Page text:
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Why Smart People Fall For IRS Phone Scams

The IRS is not calling you.

Why is it that smart people fall for IRS phone scams?

Scammers are persistent.

The fake IRS is persistent, and taxpayers don’t really understand how the real IRS works. The fake IRS’ persistence combined with the taxpayer’s ignorance starts to eat away at your confidence.

The scammers may have a lot of your personal information.

The fake IRS frequently has a lot of personal information about you. They may know your full name, your address, and all or part of your Social Security Number (most commonly, the last four digits).

It’s important to remember that none of that information is very private. Heck, every time I call the cable company, they ask for the last four digits of my SSN to confirm my identity. So does my credit card company. And my cell phone company. And let’s not forget about Experian and the IRS – both of whom have been hacked in recent years.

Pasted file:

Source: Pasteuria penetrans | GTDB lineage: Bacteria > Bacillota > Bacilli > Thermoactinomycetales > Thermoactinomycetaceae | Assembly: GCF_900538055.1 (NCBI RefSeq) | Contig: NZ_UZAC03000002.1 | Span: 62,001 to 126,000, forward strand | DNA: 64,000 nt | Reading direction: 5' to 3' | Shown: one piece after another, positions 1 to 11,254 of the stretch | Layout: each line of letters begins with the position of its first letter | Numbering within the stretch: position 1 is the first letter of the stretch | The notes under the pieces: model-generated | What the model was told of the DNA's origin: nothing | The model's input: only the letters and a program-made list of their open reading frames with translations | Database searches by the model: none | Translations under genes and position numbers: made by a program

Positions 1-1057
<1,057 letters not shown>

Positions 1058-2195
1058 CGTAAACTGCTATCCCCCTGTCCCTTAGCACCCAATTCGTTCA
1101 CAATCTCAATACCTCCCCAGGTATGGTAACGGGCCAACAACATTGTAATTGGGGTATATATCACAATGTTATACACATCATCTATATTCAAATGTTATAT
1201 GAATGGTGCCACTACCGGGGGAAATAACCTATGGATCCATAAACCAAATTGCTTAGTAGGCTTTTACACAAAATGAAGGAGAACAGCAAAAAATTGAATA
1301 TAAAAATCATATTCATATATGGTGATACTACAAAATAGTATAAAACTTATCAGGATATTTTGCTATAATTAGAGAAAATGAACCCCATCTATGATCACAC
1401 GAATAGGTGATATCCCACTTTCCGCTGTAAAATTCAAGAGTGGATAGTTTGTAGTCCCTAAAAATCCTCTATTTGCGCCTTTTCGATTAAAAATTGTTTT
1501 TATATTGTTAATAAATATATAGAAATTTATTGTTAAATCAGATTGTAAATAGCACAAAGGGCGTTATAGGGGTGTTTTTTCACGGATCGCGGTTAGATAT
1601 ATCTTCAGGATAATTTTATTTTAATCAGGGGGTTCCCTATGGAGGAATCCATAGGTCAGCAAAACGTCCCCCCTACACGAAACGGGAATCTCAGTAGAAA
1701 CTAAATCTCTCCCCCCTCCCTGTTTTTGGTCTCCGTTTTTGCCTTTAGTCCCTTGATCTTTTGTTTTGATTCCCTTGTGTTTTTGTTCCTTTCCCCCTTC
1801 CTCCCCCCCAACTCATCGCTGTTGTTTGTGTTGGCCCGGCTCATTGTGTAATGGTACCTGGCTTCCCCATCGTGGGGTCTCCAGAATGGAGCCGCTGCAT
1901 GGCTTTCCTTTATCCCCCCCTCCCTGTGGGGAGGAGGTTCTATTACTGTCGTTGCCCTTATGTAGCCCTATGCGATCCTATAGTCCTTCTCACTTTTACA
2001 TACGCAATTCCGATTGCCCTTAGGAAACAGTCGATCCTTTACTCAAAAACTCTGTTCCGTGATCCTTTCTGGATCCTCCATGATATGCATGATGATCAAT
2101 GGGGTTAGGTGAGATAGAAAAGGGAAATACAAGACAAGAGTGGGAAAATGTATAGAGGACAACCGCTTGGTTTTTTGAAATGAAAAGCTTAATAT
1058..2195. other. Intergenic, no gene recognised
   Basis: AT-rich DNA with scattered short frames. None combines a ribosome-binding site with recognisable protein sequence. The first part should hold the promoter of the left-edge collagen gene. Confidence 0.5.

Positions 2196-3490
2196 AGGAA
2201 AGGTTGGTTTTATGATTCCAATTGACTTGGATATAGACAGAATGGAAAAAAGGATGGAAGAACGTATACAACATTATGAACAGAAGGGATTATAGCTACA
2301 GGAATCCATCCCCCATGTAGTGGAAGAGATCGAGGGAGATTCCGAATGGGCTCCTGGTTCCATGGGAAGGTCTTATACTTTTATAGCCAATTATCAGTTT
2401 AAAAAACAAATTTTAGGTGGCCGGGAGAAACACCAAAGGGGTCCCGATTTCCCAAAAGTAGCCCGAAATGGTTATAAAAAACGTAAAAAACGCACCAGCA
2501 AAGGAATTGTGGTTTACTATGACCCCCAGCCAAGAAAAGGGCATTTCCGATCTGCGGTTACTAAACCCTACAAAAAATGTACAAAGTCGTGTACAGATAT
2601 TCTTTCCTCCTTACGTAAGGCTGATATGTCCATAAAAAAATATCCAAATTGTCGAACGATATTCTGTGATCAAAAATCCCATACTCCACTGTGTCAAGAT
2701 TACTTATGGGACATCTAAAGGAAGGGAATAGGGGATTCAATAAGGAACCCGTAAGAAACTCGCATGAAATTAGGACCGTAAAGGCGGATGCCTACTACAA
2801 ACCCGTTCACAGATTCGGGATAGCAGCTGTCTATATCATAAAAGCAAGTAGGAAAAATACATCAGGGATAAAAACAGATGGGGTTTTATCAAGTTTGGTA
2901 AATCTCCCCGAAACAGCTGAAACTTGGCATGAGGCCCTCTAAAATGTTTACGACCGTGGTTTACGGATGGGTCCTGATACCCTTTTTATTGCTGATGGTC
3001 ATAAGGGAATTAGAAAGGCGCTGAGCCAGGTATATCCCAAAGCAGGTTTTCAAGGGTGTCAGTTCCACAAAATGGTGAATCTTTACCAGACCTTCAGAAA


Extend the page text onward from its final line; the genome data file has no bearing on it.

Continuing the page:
Maybe you really do owe taxes.

Sometimes the taxpayer might actually owe the IRS money. To them, it seems reasonable that the IRS is calling them to demand payment. As discussed previously though, calling you about your tax debt really isn’t part of their collections process.

You’re honest.

And finally, most people a fundamentally good people who want to do the right thing and stay out of trouble. The fake IRS preys on this.

What to do if you still have doubts?

Hang up the phone and go Google the real IRS’ phone number. Call it. Wait an hour on hold. Talk to the real IRS.

OR – Hang up the phone and make a payment directly to the IRS. Go to their website or look in the instructions for your tax form, look up the address, and mail a payment to the IRS. Alternatively, you can pay them online via IRS Directpay.

Do not write down the phone number that the fake IRS gives you. Do not write down the address that the fake IRS gives you. Go look up that information.

And last but not least: CALL YOUR ACCOUNTANT!

Seriously, if you have an accountant, just let them handle it. Don’t call the IRS on your own. Call your accountant.

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